40. The Miseducation of Cameron Post by emily m. danforth — “But all those times, no matter what the occasion, it had eventually ended up feeling sort of phony, like I was playing at a relationship with God, just like any little kid playing house or grocery store or anything else, but not like it was real.”

41. Shrill by Lindy West — “Mother or monster. Okay, little girl— choose.”

42. 45 Pounds (More or Less) by Kelly Barson — “Air-conditioning is my friend; sweating is not.”

43. Simon vs. The Homosapiens Agenda by Becky Albertalli — “But I’m tired of coming out. All I ever do is come out. I try not to change, but I keep changing, in all these tiny ways. I get a girlfriend. I have a beer. And every freaking time, I have to reintroduce myself to the universe all over again.”

44. Texts From Jane Eyre: And Other Conversations with Your Favorite Literary Characters by Mallory Ortberg — “IM FULL OF RIGHTEOUS FURY”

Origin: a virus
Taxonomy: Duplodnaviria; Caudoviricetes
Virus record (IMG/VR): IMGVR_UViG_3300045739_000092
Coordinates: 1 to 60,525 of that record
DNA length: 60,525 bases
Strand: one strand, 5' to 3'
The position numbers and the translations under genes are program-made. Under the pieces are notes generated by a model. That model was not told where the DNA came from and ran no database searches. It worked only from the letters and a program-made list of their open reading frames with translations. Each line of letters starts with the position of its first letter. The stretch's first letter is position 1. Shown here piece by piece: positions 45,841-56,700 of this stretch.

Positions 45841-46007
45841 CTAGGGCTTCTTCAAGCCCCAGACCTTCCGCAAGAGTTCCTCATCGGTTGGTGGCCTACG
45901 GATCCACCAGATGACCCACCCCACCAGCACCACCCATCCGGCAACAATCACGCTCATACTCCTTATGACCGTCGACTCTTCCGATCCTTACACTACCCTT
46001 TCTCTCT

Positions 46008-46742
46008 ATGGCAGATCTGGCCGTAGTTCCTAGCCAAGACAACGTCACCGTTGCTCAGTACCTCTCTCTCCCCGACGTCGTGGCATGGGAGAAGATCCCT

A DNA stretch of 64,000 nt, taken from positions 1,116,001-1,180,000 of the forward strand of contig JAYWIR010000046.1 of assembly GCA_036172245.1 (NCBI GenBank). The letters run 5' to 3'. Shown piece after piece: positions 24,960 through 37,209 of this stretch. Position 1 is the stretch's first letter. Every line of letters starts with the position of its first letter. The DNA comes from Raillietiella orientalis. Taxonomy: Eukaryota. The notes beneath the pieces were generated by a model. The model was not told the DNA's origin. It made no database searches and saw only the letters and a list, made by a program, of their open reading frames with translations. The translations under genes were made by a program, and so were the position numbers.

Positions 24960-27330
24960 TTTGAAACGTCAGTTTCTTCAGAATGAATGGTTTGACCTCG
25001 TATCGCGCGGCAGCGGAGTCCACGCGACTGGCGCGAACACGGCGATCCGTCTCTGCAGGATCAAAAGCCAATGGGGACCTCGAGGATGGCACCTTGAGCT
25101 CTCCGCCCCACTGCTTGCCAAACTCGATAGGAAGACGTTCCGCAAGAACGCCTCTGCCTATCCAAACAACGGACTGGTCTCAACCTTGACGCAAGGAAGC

45. Don’t Ever Change by M. Beth Bloom — “How can I be this person who likes the way she is, has self confidence— or at least some semblance of what appears to be self-confidence— if I still have to spend so much time trying to change?”

46. Seraphina by Rachel Hartman — “My own survival required me to counterbalance interesting with invisible.”

47. Saving Montgomery Sole by Mariko Tamaki — “There’s nothing wrong with being unsolved. Unsolved just means not everyone gets it.”

48. The Astonishing Adventures of Fanboy and Goth Girl by Barry Lyga — “I got Little Miss Indy-Alternative-Goth-Gaiman Fan to like my graphic novel. They call that ‘crossover appeal.’”

49. Eleanor & Park by Rainbow Rowell — “Eleanor had never thought about killing herself—ever— but she thought a lot about stopping. Just running until she couldn’t run anymore. Jumping from something so high that she’d never hit the bottom.”